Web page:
“We highly value our relationship with the security research community, and we are grateful to Dr. Castelluccia and his fellow researchers from INRIA (D. Perito) and University of California, Irvine (E. De Cristofaro) who have been in contact with us since the end of February about their findings related to open, unsecured network connections and personalized suggestion technology. Google has been and continues to be an industry leader in providing support for SSL encryption in our services, which is designed to address precisely the issues that all major websites face when transmitting information over http to users connecting via an unsecured network channel. Since hearing from the researchers, we have fixed the issues they raised by moving our Web History and Bookmarks pages to https, as well as encrypting the backend server requests associated with our personalized Maps suggestion service–and soon our Search suggestion service. We look forward to providing more support for SSL technologies across our product offerings in the future.”

March 15th, 2010: Our answers to Google’s statement :

Foreword: We would really like to acknowledge Google’s positive attitude toward our report and results. Google has been very responsive to our findings and is taking actions to fix them. We are very pleased about it.

(1) Moving Web History and Bookmarks pages to HTTPS is a great step towards improving privacy. However, it does not prevent potential leakage resulting from personalized suggestions.

(2) Google aims to counter the Historiographer attack by encrypting back-end server requests associated with the personalized Maps and (soon) Search suggestion services. We are unsure what this really means. Is Google planning to use HTTPS for all search requests of logged-in users? As of today (March 15th, 2010), none of these two countermeasures are implemented: Maps requests can still be reconstructed and Search personalized suggestions are still deactivated (the service is degraded).

(3) The Historiographer attack is still applicable to iPhones, since personalized suggestions have not been deactivated on mobile terminals (see new section 4.4 in the latest version of our report) — because of their constrained user interfaces, suggestions are much more critical and useful on phones (suggestion deactivation is therefore more problematic). Note that, as opposed to Maps history, Google uses a different web history for phones (a typical user has two web histories: one for the requests performed from regular computers, and another for requests performed from phones). The current exposure is therefore limited to the phone web history, not the “regular” web history.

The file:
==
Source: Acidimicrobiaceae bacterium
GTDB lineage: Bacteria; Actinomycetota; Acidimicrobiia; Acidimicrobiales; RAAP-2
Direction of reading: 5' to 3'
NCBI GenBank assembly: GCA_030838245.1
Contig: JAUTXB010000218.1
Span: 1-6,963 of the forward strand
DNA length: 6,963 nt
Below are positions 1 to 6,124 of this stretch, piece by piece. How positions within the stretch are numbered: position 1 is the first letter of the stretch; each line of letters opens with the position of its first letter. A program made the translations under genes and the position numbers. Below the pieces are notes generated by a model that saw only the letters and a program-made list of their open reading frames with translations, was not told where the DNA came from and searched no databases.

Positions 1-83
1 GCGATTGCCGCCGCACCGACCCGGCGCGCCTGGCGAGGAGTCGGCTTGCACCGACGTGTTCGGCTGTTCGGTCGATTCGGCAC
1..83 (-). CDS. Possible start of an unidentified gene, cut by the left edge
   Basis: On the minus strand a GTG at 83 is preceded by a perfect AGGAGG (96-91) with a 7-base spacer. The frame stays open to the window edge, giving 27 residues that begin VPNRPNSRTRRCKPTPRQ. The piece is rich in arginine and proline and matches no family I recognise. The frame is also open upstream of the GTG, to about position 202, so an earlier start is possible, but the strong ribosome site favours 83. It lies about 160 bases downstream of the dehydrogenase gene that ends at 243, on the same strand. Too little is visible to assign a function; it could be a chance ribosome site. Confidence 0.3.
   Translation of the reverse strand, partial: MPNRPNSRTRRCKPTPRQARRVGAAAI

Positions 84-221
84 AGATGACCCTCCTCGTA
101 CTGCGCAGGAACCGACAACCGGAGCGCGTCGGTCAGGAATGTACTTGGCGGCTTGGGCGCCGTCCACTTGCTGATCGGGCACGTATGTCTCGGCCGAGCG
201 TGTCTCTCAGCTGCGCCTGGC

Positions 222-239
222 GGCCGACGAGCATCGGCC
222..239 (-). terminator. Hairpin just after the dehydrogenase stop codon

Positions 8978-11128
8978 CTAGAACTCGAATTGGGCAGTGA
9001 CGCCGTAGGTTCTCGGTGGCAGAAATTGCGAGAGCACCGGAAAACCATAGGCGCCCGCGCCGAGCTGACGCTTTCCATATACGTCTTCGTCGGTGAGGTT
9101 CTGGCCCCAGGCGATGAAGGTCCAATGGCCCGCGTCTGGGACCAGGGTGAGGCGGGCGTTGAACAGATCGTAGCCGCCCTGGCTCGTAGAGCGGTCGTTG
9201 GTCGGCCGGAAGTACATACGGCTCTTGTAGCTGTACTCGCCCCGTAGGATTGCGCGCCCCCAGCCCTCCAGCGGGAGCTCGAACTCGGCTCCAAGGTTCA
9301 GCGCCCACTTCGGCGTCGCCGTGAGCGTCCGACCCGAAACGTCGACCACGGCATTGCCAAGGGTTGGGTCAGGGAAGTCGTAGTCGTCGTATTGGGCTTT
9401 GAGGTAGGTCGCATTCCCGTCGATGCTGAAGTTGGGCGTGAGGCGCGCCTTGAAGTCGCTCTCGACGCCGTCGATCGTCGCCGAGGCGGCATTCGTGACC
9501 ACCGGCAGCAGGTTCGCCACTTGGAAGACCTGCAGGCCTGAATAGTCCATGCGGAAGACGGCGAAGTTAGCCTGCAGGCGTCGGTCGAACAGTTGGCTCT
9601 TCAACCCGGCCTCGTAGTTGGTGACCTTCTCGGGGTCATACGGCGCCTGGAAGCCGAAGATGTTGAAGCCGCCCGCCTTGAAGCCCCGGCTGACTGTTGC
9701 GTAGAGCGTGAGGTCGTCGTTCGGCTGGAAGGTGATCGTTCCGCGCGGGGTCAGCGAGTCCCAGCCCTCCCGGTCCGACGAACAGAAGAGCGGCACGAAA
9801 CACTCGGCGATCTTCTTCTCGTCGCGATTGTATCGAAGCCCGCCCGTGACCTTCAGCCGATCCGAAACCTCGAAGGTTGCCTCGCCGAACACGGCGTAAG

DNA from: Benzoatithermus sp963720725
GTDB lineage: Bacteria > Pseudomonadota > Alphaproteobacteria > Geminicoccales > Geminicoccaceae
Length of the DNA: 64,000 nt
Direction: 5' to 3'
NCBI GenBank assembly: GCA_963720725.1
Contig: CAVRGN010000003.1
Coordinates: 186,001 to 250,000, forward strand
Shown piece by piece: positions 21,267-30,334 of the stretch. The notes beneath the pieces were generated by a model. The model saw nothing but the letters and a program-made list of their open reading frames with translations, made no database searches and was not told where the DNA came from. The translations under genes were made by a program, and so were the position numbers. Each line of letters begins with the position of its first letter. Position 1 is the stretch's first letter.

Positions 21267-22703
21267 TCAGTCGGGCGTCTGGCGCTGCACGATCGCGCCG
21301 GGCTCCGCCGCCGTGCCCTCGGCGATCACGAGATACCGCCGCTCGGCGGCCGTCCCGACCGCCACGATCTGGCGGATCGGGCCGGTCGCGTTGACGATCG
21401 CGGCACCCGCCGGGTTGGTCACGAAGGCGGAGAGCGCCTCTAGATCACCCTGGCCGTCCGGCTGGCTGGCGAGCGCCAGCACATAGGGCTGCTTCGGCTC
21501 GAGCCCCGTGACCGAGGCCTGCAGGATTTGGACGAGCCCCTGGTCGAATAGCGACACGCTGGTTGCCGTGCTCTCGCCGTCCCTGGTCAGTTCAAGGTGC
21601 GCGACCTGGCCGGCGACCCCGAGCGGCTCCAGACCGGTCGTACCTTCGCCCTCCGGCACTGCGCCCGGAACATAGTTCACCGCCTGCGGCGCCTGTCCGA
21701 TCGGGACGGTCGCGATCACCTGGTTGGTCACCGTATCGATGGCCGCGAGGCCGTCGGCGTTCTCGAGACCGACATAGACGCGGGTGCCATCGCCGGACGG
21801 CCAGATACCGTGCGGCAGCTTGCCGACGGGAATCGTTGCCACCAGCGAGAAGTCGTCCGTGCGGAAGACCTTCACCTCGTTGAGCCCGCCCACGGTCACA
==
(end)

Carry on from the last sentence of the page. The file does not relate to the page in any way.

(4) Web History information can still be leaked from Personalized results (see new section 3.3 in our report).

(5) Session hijacking is still possible on some services, although Web History and Bookmarks have been moved to HTTPS.

March 16th, 2010: We informed Bing of our results and sent them our report.

March 18th, 2010: Our report is published on arxiv.

March 23rd, 2010: Google’s Maps suggestions are now sent over HTTPS (but the Maps service is still accessible via HTTP).

April 21st, 2010: MIT Technology Review has an article on our paper.

April 26th, 2010: Personalized Search Suggestions have been reactivated. They are now sent over HTTPS.

May 21st, 2010: Google Launches Encrypted Search! (however,
does not seem to work on smart phone yet).